Change "superheroic" to "non-superheroic" in last para
Just as a point of interest, Green Ronin modified Mutants and Masterminds into the True20 system, which in some ways is a closer match for traditional fantasy or horror RPGs. It retains the "save against damage" mechanic (called Toughness) of M&M, but has levels like standard D&D (but only three primary classes, or "roles": Adept, Expert, and Warrior).
Originally Posted by Citadel
If I recall, someone even figured out how to derive True20 characters from M&M. So I guess if you want greater flexibility in character creation, go to M&M; if you want something a little more traditional for NON-superheroic play, go to True20.
(Note: I've yet to play either, but they both look interesting.)
Differences between M&M and True20
I'm not at home, so I won't give you a rule-by-rule difference, but here's a rough idea.
As a general rule, the intent of M&M is to build and play superheroes, with superpowers and gagdets and so on. True20 cleaves more closely to d20's roots: classes, levels, feats, and skills.
M&M characters start with a point budget roughly correlated to the "level" of the campaign, arbitrarily set by the GM but defaulting to 10. This "level" also caps certain powers, notably attacks; for example at Level 10 you can only have up to 10 levels of Power Blast (or whatever it's called ... again, no books handy.) You buy everything with points: basic stats (often well past 18), feats, skill ranks, superpowers, super-gadgets ... anything and everything that defines your character. As with other point-buy systems, you can also sell down your stats or take on Weaknesses (is that the term?) that can hamper you at critical points.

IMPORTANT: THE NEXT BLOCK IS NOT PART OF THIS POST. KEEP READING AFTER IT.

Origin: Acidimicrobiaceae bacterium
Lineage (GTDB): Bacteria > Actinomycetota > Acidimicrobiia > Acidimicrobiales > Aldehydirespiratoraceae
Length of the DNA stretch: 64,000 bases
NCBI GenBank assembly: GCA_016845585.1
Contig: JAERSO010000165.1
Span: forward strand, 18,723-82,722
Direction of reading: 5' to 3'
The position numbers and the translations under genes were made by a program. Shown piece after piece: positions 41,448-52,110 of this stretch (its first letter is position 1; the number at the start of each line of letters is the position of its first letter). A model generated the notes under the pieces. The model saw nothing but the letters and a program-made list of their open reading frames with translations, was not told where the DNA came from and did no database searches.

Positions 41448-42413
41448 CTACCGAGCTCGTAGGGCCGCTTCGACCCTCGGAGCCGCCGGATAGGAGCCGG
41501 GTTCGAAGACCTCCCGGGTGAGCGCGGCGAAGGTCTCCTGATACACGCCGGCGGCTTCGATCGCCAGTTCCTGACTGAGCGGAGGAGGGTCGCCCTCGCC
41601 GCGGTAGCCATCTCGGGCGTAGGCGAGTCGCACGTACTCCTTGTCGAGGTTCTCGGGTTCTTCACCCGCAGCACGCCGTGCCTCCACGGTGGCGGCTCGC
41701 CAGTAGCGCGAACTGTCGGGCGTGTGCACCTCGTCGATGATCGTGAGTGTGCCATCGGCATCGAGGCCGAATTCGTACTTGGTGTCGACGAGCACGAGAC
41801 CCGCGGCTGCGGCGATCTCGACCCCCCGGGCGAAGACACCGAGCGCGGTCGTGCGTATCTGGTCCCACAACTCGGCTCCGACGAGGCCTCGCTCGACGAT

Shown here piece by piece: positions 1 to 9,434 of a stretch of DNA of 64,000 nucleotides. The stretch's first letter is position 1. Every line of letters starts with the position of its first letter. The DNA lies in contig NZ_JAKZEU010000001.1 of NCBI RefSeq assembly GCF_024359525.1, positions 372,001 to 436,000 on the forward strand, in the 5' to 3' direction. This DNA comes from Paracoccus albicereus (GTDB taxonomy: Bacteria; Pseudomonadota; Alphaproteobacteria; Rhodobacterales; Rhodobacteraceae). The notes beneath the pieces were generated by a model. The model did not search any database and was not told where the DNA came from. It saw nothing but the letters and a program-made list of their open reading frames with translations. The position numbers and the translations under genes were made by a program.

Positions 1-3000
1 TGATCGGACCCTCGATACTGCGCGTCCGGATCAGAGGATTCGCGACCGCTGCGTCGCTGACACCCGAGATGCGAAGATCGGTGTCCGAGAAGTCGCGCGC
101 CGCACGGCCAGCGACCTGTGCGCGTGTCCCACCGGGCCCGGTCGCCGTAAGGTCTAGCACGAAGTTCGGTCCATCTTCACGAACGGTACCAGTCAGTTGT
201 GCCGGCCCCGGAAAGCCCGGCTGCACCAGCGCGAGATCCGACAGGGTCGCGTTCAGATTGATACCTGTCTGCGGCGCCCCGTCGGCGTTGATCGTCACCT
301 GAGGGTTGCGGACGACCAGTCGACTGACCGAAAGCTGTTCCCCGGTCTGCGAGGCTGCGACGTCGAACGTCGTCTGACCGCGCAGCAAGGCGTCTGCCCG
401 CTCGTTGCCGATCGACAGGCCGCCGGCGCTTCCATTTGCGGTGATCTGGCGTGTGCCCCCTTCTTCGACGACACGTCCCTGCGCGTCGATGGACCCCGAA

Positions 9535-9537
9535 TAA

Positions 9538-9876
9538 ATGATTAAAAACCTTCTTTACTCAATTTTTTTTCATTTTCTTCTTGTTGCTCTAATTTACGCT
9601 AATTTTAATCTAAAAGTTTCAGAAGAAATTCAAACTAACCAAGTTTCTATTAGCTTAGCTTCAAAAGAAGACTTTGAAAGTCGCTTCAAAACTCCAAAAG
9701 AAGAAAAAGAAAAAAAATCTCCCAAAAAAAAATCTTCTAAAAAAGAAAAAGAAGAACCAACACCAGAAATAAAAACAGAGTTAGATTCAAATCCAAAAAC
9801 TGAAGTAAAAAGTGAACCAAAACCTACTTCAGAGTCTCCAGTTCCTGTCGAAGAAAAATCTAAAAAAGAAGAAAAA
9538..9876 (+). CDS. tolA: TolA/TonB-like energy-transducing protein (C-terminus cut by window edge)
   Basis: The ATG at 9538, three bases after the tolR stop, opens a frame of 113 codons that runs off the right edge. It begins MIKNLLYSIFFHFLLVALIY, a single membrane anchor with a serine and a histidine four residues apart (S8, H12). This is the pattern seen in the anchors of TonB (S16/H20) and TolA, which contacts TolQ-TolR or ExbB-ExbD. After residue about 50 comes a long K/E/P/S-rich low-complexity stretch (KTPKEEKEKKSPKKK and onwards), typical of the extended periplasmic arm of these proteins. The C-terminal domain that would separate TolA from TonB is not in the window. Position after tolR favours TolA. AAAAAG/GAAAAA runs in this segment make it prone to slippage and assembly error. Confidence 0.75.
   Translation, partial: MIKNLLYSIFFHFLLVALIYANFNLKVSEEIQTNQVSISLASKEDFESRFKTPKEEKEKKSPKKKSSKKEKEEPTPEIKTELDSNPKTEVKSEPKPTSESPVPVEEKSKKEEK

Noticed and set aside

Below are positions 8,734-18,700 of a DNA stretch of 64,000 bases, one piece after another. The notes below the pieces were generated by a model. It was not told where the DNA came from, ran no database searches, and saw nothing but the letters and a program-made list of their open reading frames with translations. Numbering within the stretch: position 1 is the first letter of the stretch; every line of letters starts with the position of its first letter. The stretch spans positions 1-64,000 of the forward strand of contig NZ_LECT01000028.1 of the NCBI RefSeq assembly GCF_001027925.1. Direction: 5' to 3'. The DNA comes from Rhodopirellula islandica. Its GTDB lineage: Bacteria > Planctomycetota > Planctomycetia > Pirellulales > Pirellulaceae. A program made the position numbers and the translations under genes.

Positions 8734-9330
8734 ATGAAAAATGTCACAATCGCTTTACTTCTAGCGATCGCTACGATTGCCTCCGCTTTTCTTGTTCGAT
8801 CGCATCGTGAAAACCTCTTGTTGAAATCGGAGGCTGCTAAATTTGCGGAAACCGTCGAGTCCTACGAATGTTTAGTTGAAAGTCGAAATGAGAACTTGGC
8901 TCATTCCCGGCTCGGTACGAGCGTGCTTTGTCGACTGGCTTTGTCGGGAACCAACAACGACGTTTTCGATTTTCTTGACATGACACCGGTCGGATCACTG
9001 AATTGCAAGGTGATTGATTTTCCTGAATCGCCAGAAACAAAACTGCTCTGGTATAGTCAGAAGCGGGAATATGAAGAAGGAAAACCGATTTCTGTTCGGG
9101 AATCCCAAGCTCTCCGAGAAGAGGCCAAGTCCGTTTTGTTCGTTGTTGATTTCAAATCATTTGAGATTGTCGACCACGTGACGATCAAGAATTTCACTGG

True20 characters use point-buy for their basic stats (which, in a departure from d20 are in the range -4 to +4 or more ... think of the stat bonuses attached to d20 stats in the usual 3-18 range). Then they pick a "role": Adepts may choose a supernatural Power instead of a Feat, Experts have extra skill ranks and one better-than-average save of their choice, and Warriors have the best BAB and decent saves. Each role also has access to role-specific Feats. At each level, a character may acquire a different role freely -- essentially, multiclassing -- with BAB, saves, and skills accruing from the levels in each role.
Both use the Toughness mechanic instead of hit points, and both borrow heavily from the d20 combat system and other rules. M&M is way more flexible, but the complexity might be daunting at first. True20 is simpler for "typical" RPG worlds, but can be constraining if you're not doing typical Fantasy/Scifi/Horror with human-scale characters or find level-advancement constraining.